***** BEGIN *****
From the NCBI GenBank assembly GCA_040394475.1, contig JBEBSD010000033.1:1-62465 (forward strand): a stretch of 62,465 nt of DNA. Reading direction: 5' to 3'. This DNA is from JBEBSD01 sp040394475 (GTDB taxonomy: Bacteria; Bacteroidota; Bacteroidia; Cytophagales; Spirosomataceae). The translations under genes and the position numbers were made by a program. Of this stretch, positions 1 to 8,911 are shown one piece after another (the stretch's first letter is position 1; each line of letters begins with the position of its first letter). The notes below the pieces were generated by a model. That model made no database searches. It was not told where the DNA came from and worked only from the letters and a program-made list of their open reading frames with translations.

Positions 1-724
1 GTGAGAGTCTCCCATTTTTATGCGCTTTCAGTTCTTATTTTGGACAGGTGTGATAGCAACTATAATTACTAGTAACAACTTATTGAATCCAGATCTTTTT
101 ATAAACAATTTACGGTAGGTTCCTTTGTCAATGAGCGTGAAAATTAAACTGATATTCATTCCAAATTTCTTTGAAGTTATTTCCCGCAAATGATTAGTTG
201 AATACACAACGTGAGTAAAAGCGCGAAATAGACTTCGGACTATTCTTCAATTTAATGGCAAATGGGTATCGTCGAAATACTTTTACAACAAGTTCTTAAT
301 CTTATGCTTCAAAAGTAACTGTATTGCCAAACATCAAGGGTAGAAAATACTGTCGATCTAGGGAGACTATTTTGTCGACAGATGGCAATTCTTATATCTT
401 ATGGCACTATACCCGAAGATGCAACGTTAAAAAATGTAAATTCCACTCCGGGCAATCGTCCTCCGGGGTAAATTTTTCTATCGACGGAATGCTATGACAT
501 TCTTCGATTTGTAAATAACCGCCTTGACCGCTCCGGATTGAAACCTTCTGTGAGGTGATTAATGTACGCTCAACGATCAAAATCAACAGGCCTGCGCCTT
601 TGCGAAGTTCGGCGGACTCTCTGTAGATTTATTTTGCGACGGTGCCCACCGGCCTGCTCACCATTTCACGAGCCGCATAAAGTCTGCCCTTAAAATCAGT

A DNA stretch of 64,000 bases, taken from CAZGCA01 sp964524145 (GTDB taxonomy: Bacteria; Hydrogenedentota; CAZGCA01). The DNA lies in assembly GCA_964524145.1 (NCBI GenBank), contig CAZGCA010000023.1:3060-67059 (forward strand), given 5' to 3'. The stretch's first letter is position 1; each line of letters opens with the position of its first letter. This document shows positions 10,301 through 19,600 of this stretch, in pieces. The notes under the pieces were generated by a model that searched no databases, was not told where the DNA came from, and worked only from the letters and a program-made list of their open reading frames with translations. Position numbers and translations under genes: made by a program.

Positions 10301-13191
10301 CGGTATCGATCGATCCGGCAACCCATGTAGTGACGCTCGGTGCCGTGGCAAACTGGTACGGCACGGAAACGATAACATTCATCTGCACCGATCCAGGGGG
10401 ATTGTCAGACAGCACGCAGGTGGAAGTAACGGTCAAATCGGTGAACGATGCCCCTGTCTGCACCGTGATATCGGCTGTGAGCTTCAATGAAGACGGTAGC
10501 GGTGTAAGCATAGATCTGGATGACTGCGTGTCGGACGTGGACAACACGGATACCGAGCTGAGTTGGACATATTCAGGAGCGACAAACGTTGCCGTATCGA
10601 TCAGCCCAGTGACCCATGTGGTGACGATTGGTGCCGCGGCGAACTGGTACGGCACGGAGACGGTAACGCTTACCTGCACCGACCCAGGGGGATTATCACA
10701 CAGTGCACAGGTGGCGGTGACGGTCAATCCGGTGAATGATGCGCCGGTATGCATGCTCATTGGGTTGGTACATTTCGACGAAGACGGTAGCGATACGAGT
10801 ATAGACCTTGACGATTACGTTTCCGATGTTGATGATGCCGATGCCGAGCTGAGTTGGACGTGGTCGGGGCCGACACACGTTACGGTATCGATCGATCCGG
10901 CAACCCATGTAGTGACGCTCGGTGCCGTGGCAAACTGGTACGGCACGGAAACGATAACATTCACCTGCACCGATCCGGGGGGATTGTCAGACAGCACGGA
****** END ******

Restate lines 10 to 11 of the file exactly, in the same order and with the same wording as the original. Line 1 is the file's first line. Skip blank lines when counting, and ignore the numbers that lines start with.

A DNA stretch of 64,000 bases, taken from CAZGCA01 sp964524145 (GTDB taxonomy: Bacteria; Hydrogenedentota; CAZGCA01). The DNA lies in assembly GCA_964524145.1 (NCBI GenBank), contig CAZGCA010000023.1:3060-67059 (forward strand), given 5' to 3'. The stretch's first letter is position 1; each line of letters opens with the position of its first letter. This document shows positions 10,301 through 19,600 of this stretch, in pieces. The notes under the pieces were generated by a model that searched no databases, was not told where the DNA came from, and worked only from the letters and a program-made list of their open reading frames with translations. Position numbers and translations under genes: made by a program.

Positions 10301-13191